“Island City” is an artistically woven and absurdly intertwined narrative that gives you a simulated feel of life in Mumbai. Wrapped with cynicism, fatalism and moral ambiguity, the film is a satirical take on how people lead their lives in this claustrophobic city.
The director puts her point across with three isolated stories titled; “Fun Committee”, “Ghost in the Machine” and “Contact”. Each story is distinct in design and structure, making this film, her maiden venture, an ideal canvas for her portfolio.
The tales are well-mounted, each giving a distinctive feel of the landscape and the lives of the people of the city.
The first story, “Fun Committee”, is designed like a Sci-fic film. It captures the modern glass and steel faAade of the city’s Business district, where the protagonist, Suyash Chaturvedi, a single-man in the city and a diligent workaholic leads a monotonous life. How he is reluctantly pushed off his limits, forms the crux of his tale.
With automated-voice overs, technology and futuristic elements, the feel of the narrative is synthetic. This fiction with a tinge of comic ridiculousness fails to capture the spirit of a Mumbaikar.
The second tale, “Ghost in the Machine”, is the sardonic account of the Joshis, a middle class family, where every member, despite a personal calamity carry on with their regular lives with spirited enthusiasm and passion. It also reveals how the television influences the lives of the middle-class families in the city.
This section is so reminiscent of the regular television fare, on the large screen.
The third piece in the narrative, “Contact” is the saga of Aarti Patel, a girl who lives in a poverty stricken neighbourhood and works in a printing press. She is forced in a loveless relationship, by her obtuse parents. Torn between reality and her dream of a prince charming in shining armour, it is quite obvious why she desires to escape the world she inhabits.
This section is treated in a neo-realistic manner, with hand-held cameras and actual locations.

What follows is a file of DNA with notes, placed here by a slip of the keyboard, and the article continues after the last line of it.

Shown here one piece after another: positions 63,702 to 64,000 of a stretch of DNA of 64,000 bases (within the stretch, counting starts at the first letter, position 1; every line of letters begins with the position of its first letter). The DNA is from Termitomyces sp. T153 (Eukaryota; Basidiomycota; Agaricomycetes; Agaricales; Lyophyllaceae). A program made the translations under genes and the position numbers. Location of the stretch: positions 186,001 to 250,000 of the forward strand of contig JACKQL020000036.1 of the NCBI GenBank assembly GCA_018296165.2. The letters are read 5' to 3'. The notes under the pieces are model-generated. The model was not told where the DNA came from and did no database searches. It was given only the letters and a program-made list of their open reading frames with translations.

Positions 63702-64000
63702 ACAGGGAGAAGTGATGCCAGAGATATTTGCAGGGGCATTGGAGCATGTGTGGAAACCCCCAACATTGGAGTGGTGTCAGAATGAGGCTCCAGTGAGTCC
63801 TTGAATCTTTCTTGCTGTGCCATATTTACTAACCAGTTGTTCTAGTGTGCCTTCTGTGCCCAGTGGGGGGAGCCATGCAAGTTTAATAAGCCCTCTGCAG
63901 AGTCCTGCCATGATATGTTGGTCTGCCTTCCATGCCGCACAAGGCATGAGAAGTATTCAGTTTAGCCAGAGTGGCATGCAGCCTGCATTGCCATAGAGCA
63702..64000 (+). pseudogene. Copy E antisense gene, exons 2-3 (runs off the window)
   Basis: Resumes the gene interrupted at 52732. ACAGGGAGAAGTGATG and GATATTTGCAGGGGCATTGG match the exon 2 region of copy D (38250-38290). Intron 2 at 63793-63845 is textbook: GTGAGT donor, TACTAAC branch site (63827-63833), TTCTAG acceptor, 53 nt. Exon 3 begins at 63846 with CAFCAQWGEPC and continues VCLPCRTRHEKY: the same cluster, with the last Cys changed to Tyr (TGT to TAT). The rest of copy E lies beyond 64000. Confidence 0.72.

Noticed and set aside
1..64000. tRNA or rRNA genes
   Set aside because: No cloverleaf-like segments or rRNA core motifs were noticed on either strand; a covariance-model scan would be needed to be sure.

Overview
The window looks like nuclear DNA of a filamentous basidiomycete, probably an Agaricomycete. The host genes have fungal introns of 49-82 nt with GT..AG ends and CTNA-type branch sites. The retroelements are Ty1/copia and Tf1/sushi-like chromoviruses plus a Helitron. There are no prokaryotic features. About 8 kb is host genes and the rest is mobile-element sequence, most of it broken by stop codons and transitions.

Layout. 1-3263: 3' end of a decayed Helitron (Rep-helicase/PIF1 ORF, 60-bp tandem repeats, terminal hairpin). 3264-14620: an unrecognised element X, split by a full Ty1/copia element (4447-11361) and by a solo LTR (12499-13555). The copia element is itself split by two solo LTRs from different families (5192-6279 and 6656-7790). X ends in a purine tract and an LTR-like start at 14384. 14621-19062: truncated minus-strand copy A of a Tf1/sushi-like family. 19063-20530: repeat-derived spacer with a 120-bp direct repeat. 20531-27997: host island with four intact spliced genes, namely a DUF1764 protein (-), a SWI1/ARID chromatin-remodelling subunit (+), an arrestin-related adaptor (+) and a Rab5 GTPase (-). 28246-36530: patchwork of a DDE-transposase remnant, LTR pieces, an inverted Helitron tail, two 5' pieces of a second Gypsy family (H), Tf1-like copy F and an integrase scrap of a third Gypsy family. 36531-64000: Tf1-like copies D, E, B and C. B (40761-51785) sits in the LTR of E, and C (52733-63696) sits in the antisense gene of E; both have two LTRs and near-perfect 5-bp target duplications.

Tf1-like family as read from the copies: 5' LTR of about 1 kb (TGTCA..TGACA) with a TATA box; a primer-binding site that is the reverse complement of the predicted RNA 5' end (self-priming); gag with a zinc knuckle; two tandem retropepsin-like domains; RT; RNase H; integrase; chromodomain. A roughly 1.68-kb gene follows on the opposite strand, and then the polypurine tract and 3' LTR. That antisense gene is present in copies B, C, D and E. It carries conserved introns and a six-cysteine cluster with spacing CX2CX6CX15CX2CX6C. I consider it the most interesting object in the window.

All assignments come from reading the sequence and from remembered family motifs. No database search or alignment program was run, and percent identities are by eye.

The frames in the first tale are artistic. Each shot is a visual delight with aesthetics of architectural structure. And the last tale captures the clutter and chaos with equal ease, especially in the streets and the transportation.
The assured direction and pseudo-writing are bolstered by wonderful performances by its efficient star cast. Vinay Pathak as the perfunctory, poker faced Suyash Chaturvedi is his usual self. We have seen him perform, in a similar fashion in many films earlier. He draws a few laughs but does not add gravitas to his character.
Amruta Subhash delivers a fairly robust performance as Sarita Joshi the mother of two sons who is battling her dilemmas of joy, loss and guilt with equal sincerity. She is ably supported by Uttara Borkar as her nonchalant, self-absorbed mother-in-law. It is particularly funny to see her impatiently waiting for her visitor, who has come for a condolence visit, to leave so that she can catch up with her favourite show on Television.
Tannishtha Chatterjee inhibits Aarti Patel completely with her stoic demeanour. Her character is aptly contrasted by Chandan Roy Sanyal who plays her love interest, Jignesh. He exhibits a fairly authentic portrayal of a self-centred, crass, chauvinist.
Sameer Kochar, relegated to play the titular role in the eponymous television show, Purshottam Ram, is wasted.
Overall, the film is a superficial entertainer that does not touch you emotionally.
By Troy Ribeiro